of the judicial and professional action of judges and lawyers.
Having limited the science to the laws falling within this juris-
diction, we may now say that the first and highest conception of
jurisprudence is, that it is the knowledge of a body of principles co-
ordinated and systematized, pertaining to the fundamental laws
which states and the courts of states recognize and enforce in deter-
mining the conduct of a state in its dealing with other states, the
privileges of citizens temporarily within foreign territory, the rela-
tions and obligations of inhabitants to the state, and the relations
of these inhabitants with each other.
This conception gives a well-defined field to jurisprudence. It is
not the " study of law " as that phrase is usually and properly under-
stood, meaning the study of formulated law stated in maxims,
constitutions, statutes, opinions, and decrees of court, but it is the
field which in a sense lies back of all this; it is the body of principles,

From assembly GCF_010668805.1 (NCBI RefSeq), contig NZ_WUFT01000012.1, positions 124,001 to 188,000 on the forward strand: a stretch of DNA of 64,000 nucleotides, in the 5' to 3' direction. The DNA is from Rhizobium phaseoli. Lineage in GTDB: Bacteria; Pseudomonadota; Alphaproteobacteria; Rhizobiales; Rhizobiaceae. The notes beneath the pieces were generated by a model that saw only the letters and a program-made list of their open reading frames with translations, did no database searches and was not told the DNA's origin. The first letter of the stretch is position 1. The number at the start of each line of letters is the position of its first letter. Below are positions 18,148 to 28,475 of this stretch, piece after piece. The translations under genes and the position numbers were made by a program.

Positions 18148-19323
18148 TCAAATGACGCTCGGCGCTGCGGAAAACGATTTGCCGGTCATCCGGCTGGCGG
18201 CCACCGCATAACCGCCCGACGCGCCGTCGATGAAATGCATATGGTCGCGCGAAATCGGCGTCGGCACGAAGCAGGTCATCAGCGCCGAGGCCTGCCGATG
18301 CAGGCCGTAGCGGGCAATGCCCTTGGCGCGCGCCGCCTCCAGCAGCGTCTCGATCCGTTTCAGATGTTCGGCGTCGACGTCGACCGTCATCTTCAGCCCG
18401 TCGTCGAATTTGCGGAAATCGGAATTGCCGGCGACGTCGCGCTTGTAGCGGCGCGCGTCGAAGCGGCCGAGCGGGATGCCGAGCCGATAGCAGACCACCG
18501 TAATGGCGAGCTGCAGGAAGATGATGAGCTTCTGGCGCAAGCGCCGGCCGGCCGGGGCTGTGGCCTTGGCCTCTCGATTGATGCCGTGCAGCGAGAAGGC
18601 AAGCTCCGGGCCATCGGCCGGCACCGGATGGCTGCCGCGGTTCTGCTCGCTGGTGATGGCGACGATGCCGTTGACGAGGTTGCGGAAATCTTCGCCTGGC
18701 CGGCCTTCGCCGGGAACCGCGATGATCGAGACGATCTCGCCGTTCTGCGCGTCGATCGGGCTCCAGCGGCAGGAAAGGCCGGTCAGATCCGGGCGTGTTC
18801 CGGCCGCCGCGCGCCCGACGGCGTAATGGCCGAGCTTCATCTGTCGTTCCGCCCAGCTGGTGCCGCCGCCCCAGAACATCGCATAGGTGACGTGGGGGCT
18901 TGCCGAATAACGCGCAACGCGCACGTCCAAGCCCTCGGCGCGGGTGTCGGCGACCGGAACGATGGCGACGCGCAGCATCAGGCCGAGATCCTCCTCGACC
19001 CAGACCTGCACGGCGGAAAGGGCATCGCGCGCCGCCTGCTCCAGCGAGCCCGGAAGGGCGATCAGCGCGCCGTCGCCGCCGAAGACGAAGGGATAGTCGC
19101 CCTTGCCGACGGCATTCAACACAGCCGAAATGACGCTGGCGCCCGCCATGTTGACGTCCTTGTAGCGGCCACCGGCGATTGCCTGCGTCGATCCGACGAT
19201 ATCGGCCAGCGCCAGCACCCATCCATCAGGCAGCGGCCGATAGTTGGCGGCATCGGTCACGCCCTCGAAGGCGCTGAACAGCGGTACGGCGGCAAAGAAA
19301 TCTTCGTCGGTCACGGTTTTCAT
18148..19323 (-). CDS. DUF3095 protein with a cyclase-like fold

the spirit of the law, which enlightened authority will seek to embody
in the visible formula.
And now let me ask whether there is not another meaning, sec-
ondary it is true, that may properly be given to this word " juris-
prudence." It is a science; may it not also be called an art? The
proper application of a science to the construction of visible things
is something more than the putting together of material. A car-
penter can build a house, but only an architect can apply the princi^
pies of the science of architecture in the building of a house. The
carpenter and the architect in common use stone, brick, mortar,
and wood; the structure made by the carpenter may be strong and